This is not to say that footnotes — or any other manner of citation — ensure infallibility. Even peer-reviewed scholarship with extensive footnoting can be wrong. But in such cases, the footnotes provide a road map to evaluate claims that have proved to be false. In one of the most serious and consequential retractions in recent history, in 2010, the editors of the esteemed medical journal the Lancet retracted an article that reported, based on falsified research, a link between autism and vaccines. There were always doubts about this work, but it was by carefully tracking the cited data that the fraud was exposed. The citations are the evidentiary trail.
Is scholarship too ponderous for everyday reading? Sure. But we can and should expect information transparency in citing both facts and arguments in everyday forums. A footnote can link to a specific fact, and the digital world makes this easier. For example, Founders Online, the great resource of the National Archives, makes the papers of George Washington and five other founders available online. So when I tell you that George Washington had a puppy named Drunkard, I can direct you to the place in his 1768 diary where he recorded it.
But more significantly, footnotes show how arguments are formed. For example, Georgetown Law School Dean William Treanor argued in a fascinating recent paper that the intent of the federal Constitutional Convention may have been subverted at the moment of origin. He pointed to how its Committee of Style, and specifically its leader, Gouverneur Morris, inserted interpretive changes to the document’s text that have reverberated for centuries. His footnotes included references to recent debates about originalist readings of the Constitution, biographical information about Morris and his colleagues, and the records of the Constitutional Convention itself (specifically a four-volume edition of those records by Max Farrand).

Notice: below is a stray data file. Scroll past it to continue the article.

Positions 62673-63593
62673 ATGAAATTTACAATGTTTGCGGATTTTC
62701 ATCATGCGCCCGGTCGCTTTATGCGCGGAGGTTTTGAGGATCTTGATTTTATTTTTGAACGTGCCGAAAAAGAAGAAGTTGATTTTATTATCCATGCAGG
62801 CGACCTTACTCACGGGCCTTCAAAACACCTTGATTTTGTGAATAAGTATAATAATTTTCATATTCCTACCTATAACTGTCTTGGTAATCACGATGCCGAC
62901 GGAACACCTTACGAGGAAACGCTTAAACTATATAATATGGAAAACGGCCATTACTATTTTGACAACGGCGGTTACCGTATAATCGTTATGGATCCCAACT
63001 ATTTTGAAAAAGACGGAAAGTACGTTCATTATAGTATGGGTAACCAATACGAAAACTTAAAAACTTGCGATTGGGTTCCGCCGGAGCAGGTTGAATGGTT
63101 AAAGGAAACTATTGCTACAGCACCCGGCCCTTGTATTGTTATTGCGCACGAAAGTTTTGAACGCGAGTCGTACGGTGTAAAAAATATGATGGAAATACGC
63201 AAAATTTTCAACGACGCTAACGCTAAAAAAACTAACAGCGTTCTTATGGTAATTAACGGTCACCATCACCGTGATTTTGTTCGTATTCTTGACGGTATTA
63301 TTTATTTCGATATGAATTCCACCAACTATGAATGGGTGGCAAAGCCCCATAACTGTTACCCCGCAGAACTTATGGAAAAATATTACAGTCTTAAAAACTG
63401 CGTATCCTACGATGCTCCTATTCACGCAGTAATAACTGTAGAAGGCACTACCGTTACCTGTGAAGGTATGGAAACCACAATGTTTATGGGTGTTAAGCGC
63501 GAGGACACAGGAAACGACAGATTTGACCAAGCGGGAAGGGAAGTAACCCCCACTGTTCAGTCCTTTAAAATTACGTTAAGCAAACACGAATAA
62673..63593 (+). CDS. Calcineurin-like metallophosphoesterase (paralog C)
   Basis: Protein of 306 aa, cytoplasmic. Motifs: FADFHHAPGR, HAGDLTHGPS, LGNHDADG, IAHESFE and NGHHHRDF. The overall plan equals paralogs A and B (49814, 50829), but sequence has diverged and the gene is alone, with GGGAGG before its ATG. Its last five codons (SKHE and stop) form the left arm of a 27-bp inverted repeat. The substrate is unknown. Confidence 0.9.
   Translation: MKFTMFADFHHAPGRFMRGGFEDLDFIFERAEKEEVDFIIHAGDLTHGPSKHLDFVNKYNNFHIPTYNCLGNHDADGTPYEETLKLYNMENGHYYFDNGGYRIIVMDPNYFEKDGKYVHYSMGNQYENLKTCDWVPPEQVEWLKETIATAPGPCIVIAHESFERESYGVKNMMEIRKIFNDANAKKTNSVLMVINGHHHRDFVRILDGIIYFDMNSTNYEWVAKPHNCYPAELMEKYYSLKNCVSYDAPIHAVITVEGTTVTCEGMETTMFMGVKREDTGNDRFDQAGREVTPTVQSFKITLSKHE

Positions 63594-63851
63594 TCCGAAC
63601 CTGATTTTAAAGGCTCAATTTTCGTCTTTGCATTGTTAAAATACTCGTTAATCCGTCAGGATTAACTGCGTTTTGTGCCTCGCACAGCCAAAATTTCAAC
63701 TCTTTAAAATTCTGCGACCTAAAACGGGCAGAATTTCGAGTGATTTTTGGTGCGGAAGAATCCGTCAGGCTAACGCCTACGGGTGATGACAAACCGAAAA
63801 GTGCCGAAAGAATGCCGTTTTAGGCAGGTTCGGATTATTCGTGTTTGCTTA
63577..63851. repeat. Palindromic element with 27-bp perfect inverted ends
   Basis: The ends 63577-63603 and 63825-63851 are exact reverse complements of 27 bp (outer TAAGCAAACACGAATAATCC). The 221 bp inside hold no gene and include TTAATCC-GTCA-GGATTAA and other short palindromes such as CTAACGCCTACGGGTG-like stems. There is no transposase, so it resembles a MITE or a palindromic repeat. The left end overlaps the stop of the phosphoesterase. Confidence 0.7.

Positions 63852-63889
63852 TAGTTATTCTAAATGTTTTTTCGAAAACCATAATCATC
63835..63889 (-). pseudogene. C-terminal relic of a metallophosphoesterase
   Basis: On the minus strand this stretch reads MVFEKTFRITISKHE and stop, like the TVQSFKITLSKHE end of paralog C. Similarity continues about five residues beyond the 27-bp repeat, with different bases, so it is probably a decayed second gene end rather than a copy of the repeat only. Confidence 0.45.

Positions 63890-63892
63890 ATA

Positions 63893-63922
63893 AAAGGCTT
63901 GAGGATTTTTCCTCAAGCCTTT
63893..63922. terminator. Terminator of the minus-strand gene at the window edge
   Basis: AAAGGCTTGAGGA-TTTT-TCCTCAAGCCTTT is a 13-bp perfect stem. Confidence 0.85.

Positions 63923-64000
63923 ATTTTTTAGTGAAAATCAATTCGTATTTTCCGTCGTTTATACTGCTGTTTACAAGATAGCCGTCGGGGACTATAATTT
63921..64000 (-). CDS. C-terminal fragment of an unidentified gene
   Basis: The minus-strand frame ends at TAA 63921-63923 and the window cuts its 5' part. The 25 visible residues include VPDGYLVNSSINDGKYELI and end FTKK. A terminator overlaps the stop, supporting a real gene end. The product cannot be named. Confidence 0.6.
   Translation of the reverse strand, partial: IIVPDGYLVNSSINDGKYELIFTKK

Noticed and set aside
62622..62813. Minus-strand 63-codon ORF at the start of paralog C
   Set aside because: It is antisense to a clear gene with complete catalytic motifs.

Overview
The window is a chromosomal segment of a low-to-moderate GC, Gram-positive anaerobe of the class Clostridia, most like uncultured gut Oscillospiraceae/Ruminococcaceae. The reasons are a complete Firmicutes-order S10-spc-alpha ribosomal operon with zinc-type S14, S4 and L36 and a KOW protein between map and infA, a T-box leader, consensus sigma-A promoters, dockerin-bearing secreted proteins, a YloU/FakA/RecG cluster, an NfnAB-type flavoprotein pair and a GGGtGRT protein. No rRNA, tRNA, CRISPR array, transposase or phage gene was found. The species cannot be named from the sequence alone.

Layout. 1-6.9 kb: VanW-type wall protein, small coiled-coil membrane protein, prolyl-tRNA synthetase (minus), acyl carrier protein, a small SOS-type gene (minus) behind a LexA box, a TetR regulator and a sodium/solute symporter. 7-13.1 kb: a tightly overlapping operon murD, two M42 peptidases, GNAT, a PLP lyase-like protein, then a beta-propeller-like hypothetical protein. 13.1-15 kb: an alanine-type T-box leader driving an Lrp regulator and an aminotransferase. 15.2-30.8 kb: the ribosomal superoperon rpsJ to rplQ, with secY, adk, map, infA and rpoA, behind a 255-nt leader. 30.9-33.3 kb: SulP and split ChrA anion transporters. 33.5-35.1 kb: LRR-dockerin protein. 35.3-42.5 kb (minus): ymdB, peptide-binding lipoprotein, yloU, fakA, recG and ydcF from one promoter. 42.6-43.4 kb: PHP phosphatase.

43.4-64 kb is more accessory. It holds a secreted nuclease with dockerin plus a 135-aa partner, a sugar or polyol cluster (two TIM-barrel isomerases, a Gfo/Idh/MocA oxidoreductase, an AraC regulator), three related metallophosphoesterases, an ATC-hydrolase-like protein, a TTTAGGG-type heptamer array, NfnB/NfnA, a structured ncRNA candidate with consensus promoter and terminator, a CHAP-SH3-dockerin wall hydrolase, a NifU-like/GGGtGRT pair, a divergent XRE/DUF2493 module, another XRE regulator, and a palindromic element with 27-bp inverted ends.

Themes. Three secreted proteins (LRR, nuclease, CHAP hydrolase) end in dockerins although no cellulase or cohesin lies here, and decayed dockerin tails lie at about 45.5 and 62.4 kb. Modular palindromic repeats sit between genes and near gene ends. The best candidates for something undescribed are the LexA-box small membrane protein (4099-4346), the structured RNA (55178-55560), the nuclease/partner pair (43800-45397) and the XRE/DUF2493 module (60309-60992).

Footnotes also show how knowledge is a collaborative production and give credit to this intellectual community. Scholarly books depend on the work of other scholars, just as podcasts frequently rely on sources that contributed to the framing or information provided in an episode.
But footnotes do even more: They also teach us how to be active and knowledgeable citizens. The transparent exposure of the evidence being used to make claims puts the reader in charge of assessing their relationship. This is precisely the deliberative process that self-governance asks of us. Even when the evidence is not exposed explicitly through an apparatus like a footnote, every day we expect — or we ought to expect — that the assertions of journalists are backed up by sources cleared by their editorial process, government reports have been through expert review, and the conclusions of judges and lawyers are founded on strong evidence.
Footnotes can also enable readers to dive into a topic. In a 1996 interview with Harvard scholar Henry Louis Gates Jr., Harry Belafonte described the relationship between his intellectual and political awakening and footnotes. Reading “Color and Democracy: Colonies and Peace” (1945) by W.E.B. Du Bois, “I discovered that at the end of some sentences there was a number, and if you looked at the foot of the page the reference was to what it was all about — what source Du Bois gleaned this information from.” Following up, “I went to the library with a long list of books.”
The footnote was developed in an era of information scarcity, but we are now in an era of information profusion, and it’s never been so necessary. We all ought to be acknowledging the sources on which our work relies, and demanding it from others. Where footnoting isn’t practical, there are other ways to accomplish citation. We ought to know — in fact, we need to know — the foundation for claims.
Accurate, full and contextualized information is the most important weapon wielded on behalf of accountable and transparent government. That is why despotic regimes want to control and restrict it. It is why we have the First Amendment, guaranteeing freedom of the press. It is the heart of the Freedom of Information Act. Information itself is democracy’s shield and sword, and the footnote every American’s birthright.